The answer is probably an even lower consumer sentiment reading, and lower demand. However, lower aggregate demand is what the Fed wants to achieve to lower inflation. By elevating interest rates the Fed can eventually achieve such a goal. Some market participants, however, are skeptical if the price of energy will fall in the absence of an increase in supply.
The Fed aims to achieve lower inflation but without inducing a recession. With consumer sentiment being so low, a soft landing is a very speculative bet. And while nobody knows what the outcome of the Fed’s policies will be, the most probable result will be recession, if it raises rates by 50 basis points several times in a row and shrinks its balance sheet as it has said it will. Obviously, another sector of the US economy that will be affected is housing.
As illustrated on the chart above, the average 30-year fixed mortgage rate is already approaching 5%. There’s an increased probability, when mortgage rates stay elevated long enough, the US housing may break. Is monetary policy the answer?
On the other hand, politicians on both side of the Atlantic are calling for Central Banks to do something about higher prices. Central Banks have been pressured for a while, with many accusing them of being behind the curve.
The problem however is that higher rates might not be the answer. In the absence of a pandemic and war, it is true that monetary policy would have been the answer to an economy that is overheating. However how can monetary policy lower higher energy prices, when there is a lack of supply, or supply side shortages because of the COVID pandemic, something that is still ongoing? This is something that many analysts and economists are trying to figure out. And the truth is that there are no easy answers.
Why does the Fed want to reduce its balance sheet?
First of all, for all the concern pertaining to the Fed’s balance sheet, very few mentions are made about the balance sheet of the ECB or the BoJ. As the chart above shows, as a percentage of GDP, the ECB has more than double the Fed’s balance sheet, and the BoJ almost 4 times the balance sheet of the Fed. So, my question is, why does the Fed think its balance sheet must shrink? Furthermore, how is this connected with its goal to reduce inflation?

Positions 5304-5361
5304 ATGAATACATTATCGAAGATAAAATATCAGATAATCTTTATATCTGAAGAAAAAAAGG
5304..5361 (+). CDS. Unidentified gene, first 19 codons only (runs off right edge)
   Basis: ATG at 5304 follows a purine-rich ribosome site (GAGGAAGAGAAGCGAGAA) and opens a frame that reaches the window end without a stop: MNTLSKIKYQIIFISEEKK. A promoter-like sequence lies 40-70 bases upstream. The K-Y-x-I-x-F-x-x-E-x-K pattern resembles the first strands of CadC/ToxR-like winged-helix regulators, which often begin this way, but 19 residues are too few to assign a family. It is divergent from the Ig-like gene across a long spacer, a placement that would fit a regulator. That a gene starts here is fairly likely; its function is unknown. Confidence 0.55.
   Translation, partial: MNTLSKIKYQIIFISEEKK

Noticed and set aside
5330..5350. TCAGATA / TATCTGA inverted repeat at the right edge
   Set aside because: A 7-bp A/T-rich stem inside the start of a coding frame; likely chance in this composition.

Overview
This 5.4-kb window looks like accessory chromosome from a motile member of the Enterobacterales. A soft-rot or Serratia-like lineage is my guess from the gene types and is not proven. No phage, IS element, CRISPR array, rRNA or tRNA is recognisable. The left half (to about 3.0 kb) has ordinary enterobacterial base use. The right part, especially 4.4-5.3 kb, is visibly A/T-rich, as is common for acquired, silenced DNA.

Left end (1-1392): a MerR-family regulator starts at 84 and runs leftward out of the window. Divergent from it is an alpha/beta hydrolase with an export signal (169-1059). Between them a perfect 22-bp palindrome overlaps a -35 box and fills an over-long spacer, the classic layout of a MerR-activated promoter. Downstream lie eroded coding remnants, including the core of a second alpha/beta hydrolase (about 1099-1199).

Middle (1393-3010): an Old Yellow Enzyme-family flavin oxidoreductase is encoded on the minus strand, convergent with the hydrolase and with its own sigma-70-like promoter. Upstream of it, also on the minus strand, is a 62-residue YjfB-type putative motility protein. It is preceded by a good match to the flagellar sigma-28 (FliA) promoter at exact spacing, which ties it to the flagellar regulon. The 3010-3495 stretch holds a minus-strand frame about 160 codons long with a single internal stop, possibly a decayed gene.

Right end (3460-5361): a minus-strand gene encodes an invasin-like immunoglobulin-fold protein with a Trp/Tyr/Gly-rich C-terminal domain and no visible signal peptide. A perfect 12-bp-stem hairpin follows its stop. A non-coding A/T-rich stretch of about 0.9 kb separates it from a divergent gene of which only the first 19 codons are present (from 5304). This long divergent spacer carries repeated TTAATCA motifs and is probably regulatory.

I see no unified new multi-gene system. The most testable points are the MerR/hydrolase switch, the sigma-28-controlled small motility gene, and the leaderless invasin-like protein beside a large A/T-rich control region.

This is not an easy question to answer, because nobody knows what is in the Fed’s mind. However, everybody knows that inflation as presented in the article found on the company’s internet side here in both Europe and Japan has not been a function of their balance sheets all these years. As such, there are reservations if the Fed’s balance sheet has anything to do with inflation.
As mentioned above, once liquidity is created it gets backed into the system, it is very difficult to unwind, and it might cause a lot more damage than the benefit of lower inflation. Also, the unwinding of the balance sheet acts like using leverage trade in reverse. In other words, the damage could be much more painful than we could imagine, if the Fed allows its balance sheet to unwind to the tune of about $1 trillion per year.
Bond market shakeout
It does not take much to figure out the kind of carnage bonds might face if the Fed raises rates as advertised with yields so low. According to a recent Financial Times article, “Treasuries set to post worst quarter of returns since at least 1973 on inflation and rate rise fears”.
Indicative of the carnage is the chart below (from Bloomberg).
The price of Austria’s 100-year bond has more than halved in price. After starting at around 110 in 2020, investors holding these bonds have lost around 40%. Not from the highs, but from their initial investment.